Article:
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Fentanyl is a prescription, synthetic opioid that produces similar effects as morphine but is 50 to 100 times more potent. This drug is typically prescribed to patients after invasive surgeries to help reduce pain. It can also treat chronic pain in people who have built a tolerance to other less potent opioids. Lastly, doctors often prescribe fentanyl to advanced cancer patients over 18 years of age.
Patients can either take fentanyl as a lozenge, skin patch, or shot. Prescription names for the drug include:
Common “street names” for fentanyl and fentanyl-laced heroin include:
In the U.S., fentanyl is a schedule II prescription drug, which means it has a high potential for abuse. Due to its highly addictive properties, patients should only take fentanyl as directed by a doctor. Although, people who use fentanyl as prescribed can also become dependent on the drug. Taking too much or increasing your dosage without supervision can also result in serious health complications and addiction over time.
Overdose deaths from synthetic opioids increased by almost 50 percent between 2016 and 2017.
When prescribed by a doctor in the correct dosages, fentanyl is safe and effective. However, prescription fentanyl is still linked to abuse and misuse because it has highly addictive properties.
In addition, fentanyl is illegally made in labs and then sold in a powder form or pill form. It can also be dropped on blot paper or put in nasal sprays and eye drops. Illegal, non-pharmaceutical forms of the drug are linked to the most recent cases of fentanyl-related deaths and overdoses in the United States. In fact, in 2016, synthetic opioids (including illegally made fentanyl) were the most common drugs people overdosed and died from.
If you are addicted to fentanyl, intense withdrawal symptoms will develop after stopping use. These side effects can develop just a couple hours after taking the drug. Common withdrawal symptoms include:
Fentanyl is a commonly abused drug because it produces heroin-like effects. Often times, people also combine this drug with heroin, MDMA, methamphetamine, or cocaine to enhance its effects. Although, these are very dangerous drug combinations and typically result in overdoses or death.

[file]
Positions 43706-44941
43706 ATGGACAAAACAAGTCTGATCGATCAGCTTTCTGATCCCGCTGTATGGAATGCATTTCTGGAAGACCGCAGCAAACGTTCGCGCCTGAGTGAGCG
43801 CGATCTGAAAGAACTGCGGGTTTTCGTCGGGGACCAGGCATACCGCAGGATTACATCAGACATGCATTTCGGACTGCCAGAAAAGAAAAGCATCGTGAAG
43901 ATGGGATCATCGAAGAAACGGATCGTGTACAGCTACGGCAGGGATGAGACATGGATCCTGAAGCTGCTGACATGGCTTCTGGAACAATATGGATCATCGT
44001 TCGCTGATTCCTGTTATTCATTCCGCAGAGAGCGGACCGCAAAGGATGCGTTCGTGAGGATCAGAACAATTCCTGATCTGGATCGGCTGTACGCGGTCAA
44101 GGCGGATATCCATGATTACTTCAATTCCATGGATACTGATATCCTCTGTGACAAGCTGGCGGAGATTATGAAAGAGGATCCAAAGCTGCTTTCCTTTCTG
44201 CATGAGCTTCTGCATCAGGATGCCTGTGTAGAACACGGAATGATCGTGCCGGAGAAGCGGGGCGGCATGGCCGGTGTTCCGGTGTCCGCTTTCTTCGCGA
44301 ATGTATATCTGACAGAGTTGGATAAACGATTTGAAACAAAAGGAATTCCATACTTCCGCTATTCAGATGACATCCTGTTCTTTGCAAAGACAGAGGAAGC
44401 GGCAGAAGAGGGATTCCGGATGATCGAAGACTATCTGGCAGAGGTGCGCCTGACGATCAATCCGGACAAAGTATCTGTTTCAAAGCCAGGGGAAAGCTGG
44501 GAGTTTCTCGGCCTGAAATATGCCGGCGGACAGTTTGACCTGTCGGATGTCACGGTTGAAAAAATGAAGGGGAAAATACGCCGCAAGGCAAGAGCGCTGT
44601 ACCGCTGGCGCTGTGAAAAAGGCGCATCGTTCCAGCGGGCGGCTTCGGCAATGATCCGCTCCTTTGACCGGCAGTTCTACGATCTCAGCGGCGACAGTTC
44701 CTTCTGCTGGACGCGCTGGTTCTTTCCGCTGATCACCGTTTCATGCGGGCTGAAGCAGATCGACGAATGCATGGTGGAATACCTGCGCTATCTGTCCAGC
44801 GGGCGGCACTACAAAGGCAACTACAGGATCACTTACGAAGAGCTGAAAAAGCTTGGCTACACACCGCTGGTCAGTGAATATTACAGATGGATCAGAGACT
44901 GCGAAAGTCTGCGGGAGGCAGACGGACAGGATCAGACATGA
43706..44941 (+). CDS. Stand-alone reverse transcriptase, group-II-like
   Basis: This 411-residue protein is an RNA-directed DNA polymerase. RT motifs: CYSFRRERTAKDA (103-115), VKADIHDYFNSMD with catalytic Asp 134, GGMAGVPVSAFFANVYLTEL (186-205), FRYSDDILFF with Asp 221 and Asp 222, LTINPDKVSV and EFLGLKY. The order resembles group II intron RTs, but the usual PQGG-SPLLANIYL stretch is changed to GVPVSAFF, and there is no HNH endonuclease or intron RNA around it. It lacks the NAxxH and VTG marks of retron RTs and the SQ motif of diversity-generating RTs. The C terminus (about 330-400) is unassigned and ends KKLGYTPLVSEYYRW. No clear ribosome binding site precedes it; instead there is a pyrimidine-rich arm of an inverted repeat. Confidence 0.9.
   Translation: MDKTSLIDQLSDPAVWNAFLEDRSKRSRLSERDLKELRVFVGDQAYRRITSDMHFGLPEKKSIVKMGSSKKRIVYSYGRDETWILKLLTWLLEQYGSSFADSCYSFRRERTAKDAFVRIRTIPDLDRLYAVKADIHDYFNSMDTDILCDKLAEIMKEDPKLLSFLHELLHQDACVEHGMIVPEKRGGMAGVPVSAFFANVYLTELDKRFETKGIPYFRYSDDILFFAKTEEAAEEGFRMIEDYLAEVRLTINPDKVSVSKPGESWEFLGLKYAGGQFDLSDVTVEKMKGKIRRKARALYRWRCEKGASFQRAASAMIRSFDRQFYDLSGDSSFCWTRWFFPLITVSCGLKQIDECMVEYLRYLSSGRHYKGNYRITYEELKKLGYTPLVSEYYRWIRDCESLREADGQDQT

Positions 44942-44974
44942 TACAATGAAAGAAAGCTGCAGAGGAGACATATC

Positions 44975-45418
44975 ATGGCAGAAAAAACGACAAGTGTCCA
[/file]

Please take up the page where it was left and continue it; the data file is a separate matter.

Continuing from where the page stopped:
Common side effects of fentanyl include:
On the other hand, severe side effects of fentanyl include:
Since fentanyl is highly potent, there is a high risk an overdose and death will occur. Many times, the illegal form of fentanyl is cut into other powders and pills. As a result, people overdose from synthetic opioids without even knowing the pill they took contained it.
Synthetic opioids, including fentanyl, were linked to about 28,400 opioid-related deaths in the U.S. in 2017.
Fentanyl is habit-forming, so physical dependence and psychological addiction can develop very quickly. If you suspect you or a loved one is addicted to the drug, treatment is necessary to prevent an overdose and death. Similar to other opioids, such as morphine and heroin, behavioral therapy in combination with medications is effective in treating people with a fentanyl addiction. For example, common medications include:
In addition to medications, behavioral therapy and counseling also effectively treat synthetic opioid addictions. They do so by helping people change their behavior and attitudes regarding the drug and learn ways to cope with withdrawal symptoms and cravings. Examples of behavioral therapies include:
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“Fentanyl.” Centers for Disease Control and Prevention, Centers for Disease Control and Prevention, 31 May 2019, www.cdc.gov/drugoverdose/opioids/fentanyl.html.
“Fentanyl.” DEA, www.dea.gov/factsheets/fentanyl.
“Fentanyl: MedlinePlus Drug Information.” MedlinePlus, U.S. National Library of Medicine, medlineplus.gov/druginfo/meds/a605043.html.
“Fentanyl.” National Center for Biotechnology Information. PubChem Compound Database, U.S. National Library of Medicine, pubchem.ncbi.nlm.nih.gov/compound/Fentanyl#section=Other-CAS.
National Institute on Drug Abuse. “Fentanyl.” NIDA, 6 June 2016, www.drugabuse.gov/drugs-abuse/fentanyl.
National Institute on Drug Abuse. “Fentanyl.” NIDA, www.drugabuse.gov/publications/drugfacts/fentanyl.